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Old 07-26-2007, 07:48 PM   #1
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Re: cabin heater cores and framing questions

I ripped my heater cores and hoses out and then just looped the lines back in on each other right behind the driver's heater core. It's not elegant, but it worked and I still have somewhere to tap into for hydronic baseboard heat someday.

My interior bulkheads are screwed in on the top and the bottom with those little galvanized L-brackets. I think I used the 3 inches version. Each stud is held by 4, one on each side top and bottom, with the exception of the end stud that only has the inside ones so they weren't sticking out. I also tied them together with stringers that are toe-nailed in so the walls almost look like an "H" on the interior. I filled them with some 1 inch white rigid foam insulation I just had laying around so that they wouldn't be boomy and echoing and then sheet them with luan. They were plenty strong before the luan, but it added a lot of rigidity when I did that so I prefer to think of my walls as being of monocoque construction.
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Old 07-27-2007, 06:08 PM   #2
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Re: cabin heater cores and framing questions

It may or may not work for you. Heating and cooling are not efficient processes and will require lots of power to do. That little heater that keeps your feet warm under your desk? While it probably has a rating of about 750 watts. That's 62.5 amps on the DC side or about 2 hours of runtime until you need to start recharging a pair of golf cart batteries. Will it be sufficient to heat the area you'd be in? I don't know. Will it run just fine when the engine is running? Of course! But if you're only going to use it when the engine is running you might as well bypass the middle man and tap into those heater lines. My plan is to eventually add hydronic baseboard heaters. I'm not sure if they will work real well, but they're cheap so.....
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Old 07-30-2007, 01:06 PM   #3
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Re: cabin heater cores and framing questions

Quote:
Originally Posted by bender477
We are planning on using shore power electric heat or kerosene when parked and a pair of these small amperage d.c heaters for the cab/defrost .
If that's the same unit as JC Whitney sells, save your money and look elsewhere. I got one of that style from JCW and it wasn't worth a tinker's cuss! I bought it to defrost the rear window of a small dodge and the most it put out was very tepid heat - never would clear / keep the back window defogged. Just my $.02.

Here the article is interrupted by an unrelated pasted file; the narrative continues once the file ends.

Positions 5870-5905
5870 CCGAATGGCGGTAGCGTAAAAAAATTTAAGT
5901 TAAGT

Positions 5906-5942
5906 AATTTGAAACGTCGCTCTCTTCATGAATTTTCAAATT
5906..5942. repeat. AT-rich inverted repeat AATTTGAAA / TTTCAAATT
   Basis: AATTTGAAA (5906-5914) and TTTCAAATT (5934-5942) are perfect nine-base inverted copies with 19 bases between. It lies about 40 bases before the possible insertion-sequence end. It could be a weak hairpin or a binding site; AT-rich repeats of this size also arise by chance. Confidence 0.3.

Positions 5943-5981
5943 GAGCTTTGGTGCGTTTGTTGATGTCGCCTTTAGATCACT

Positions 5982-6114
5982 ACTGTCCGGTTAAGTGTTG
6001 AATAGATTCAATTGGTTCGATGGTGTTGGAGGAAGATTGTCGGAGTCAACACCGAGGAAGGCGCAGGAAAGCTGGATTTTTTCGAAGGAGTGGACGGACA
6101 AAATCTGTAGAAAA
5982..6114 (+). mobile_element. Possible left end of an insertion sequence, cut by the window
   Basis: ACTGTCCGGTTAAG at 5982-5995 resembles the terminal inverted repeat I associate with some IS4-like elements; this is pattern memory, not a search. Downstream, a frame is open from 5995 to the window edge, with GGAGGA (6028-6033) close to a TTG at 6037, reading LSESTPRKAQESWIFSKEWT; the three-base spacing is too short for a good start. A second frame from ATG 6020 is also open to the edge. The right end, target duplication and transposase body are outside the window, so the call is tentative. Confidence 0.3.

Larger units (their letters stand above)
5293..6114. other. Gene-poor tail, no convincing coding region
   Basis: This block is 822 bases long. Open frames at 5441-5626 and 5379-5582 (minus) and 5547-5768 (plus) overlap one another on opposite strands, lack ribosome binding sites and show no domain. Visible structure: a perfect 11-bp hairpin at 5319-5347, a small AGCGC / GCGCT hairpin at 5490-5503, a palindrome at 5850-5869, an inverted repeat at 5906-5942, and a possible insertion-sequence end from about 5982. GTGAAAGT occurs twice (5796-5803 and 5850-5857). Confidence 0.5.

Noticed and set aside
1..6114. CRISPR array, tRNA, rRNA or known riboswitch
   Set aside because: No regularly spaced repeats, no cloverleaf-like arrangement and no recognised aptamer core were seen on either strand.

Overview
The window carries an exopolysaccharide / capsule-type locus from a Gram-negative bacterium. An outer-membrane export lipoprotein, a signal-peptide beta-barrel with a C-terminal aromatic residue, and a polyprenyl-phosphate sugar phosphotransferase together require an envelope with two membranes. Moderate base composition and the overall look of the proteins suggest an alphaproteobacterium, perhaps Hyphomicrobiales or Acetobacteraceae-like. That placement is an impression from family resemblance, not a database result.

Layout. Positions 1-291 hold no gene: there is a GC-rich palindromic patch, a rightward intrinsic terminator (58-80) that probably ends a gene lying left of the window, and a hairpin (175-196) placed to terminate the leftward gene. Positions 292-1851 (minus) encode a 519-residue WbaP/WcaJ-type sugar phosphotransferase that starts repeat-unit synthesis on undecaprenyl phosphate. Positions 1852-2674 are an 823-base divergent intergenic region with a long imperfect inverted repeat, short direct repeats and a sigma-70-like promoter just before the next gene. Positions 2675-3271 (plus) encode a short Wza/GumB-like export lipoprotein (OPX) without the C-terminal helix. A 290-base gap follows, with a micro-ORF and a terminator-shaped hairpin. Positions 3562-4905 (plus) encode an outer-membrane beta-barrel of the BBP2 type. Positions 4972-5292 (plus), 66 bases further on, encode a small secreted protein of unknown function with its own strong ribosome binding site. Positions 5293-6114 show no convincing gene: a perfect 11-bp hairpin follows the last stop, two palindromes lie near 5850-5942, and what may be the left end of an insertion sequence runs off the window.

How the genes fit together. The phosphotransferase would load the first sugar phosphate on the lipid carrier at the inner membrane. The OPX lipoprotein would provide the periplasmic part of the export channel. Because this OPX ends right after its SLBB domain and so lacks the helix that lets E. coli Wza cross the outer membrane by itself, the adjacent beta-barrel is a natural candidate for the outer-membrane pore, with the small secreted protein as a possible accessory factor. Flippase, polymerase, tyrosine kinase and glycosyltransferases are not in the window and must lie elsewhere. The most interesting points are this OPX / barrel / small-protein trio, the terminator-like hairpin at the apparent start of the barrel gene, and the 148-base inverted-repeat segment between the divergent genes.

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Old 07-31-2007, 09:39 AM   #4
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Re: cabin heater cores and framing questions

If you want you can drill a large hole in a 2x4 about half way through (the 3 1/2" way), drill a smaller hole the rest of the way and put a 2" sheet metal screw through it and screw it to the sheet metal. That is one way to do it as well as many other ways, yes just screw right to the sheet metal, you don't need brackets.
As far as the underseat heaters, did you look at the BTU's on them? Mine are 80,000 BTU each and just one would heat a normal size house. You might think twice about tossing them and put one of them in a hidden area under something. I didn't think I would ever use one but installed one anyway "just in case". Well that just in case came around this year when I took the bus to Tulsa in Feb for my aunts 70th birthday and hauled 11 people down there. It was in the 30's and it worked real well for traveling down the road in cooler weather. Remember that a bus has lots of air leaks around the windows and doors plus the heat loss through the glass and steel so there has to be huge heaters to keep things warm in the winter.
I did stand mine up instead of laying down and the only thing you have to do is put an air bleed at the top to get the air out. Mine works just fine that way and takes up a lot less room. It will run you out when both fans are on high. sportyrick
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Old 07-31-2007, 06:08 PM   #5
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Re: cabin heater cores and framing questions

I was able to use the defrost and step heater to help keep the engine heat down while climbing some serious grades. Yes, it was hotter than stink in the bus, but the temp needle behaved for the most part.

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Old 07-31-2007, 10:45 PM   #6
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Re: cabin heater cores and framing questions

I too found both of my heaters helped a lot last January driving to Atlantic City. My significant other, who is not the biggest fan of the bus, complained she was cold...until she stepped outside into the true cold. I tailgate as well with the bus and it is sooo much better to arrive with even a bit of heat inside. I am also looking to mount at least 1 of the heaters vertically to shrink its footprint. I don't know yet what I will do with the 2nd smaller heater, but if you anticipate even 40 deg temps, I would definitely keep 1 heater at a minimum. Otherwise you simply waste the engine heat.
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